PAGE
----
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Data Sovereignty in the Age of AI

AI’s explosive growth is colliding with both established and emerging privacy and data sovereignty regulations globally, such as GDPR and CCPPA. Businesses must both attend to these policies and balance them with the ongoing business imperative to compete by using the latest data technologies available. Few businesses (if any) would voluntarily keep their data in a single regulatory domain to make the most of available tools. In reality, most multinational businesses have data residency strategies to store and use data in multiple countries and regions to serve customers and employees better. Physically locating information in different locales means it might become subject to different data protection laws, however.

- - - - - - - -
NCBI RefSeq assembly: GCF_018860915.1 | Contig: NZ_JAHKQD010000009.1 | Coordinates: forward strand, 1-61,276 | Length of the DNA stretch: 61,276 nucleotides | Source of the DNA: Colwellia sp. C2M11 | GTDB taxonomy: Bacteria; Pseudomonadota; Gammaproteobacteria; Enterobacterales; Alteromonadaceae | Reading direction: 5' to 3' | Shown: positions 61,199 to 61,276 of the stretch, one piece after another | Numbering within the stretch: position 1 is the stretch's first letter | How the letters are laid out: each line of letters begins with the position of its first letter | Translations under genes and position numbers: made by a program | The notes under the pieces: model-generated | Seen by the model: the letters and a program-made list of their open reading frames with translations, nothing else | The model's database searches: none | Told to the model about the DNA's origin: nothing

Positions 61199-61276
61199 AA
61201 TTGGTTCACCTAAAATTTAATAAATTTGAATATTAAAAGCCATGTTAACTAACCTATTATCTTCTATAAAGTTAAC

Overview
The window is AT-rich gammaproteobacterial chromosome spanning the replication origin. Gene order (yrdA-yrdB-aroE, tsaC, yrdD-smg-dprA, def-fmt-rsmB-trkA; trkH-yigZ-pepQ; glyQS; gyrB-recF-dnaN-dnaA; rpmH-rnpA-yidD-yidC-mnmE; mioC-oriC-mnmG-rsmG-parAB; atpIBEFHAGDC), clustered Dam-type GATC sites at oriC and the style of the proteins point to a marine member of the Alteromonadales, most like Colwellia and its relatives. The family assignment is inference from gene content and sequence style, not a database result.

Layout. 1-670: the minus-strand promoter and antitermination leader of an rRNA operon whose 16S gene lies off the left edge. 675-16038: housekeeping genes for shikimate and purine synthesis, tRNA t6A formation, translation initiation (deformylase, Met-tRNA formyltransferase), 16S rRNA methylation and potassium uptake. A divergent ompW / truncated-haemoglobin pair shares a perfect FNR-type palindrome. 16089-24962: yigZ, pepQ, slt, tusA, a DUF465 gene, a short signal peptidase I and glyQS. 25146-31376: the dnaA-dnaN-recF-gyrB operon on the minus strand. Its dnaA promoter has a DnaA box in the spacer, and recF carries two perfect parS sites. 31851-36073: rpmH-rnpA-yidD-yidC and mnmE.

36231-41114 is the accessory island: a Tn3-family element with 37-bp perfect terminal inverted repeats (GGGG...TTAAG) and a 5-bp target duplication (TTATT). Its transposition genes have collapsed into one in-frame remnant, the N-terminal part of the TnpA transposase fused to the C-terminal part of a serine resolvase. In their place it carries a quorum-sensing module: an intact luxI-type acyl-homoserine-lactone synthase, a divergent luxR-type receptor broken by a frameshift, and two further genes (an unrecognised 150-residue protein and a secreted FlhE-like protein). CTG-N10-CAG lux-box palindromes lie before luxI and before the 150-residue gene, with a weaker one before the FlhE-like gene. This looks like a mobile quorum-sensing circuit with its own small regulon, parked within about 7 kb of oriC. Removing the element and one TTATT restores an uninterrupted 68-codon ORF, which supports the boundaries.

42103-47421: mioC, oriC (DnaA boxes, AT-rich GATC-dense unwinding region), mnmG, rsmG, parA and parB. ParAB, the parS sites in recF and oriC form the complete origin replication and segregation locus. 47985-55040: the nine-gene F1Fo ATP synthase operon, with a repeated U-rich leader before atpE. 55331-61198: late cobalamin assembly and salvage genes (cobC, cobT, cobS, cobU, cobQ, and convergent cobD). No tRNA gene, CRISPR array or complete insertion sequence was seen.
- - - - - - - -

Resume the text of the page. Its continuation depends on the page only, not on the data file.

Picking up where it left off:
Fortunately, competitive and regulatory balance is achievable for organizations with the right blend of mindset, policy, and tools. Here are five things you must consider to protect data sovereignty as your organization integrates AI: 

  1. Mindset. Ensure data sovereignty issues are front and center throughout the company. Everyone who creates systems that use or modify data must understand the fundamentals of data sovereignty, which means understanding the business risk of not following policy. Educating employees about data sovereignty should not be a heavy lift. 
  1. Inventory. Data grows as businesses expand, and as it grows, it fragments and ends up in silos. According to Salesforce, the average enterprise now has 1,061 different applications, although only one-third of them are connected. Moreover, Salesforce also discovered that it typically takes 35 applications to support a single customer interaction.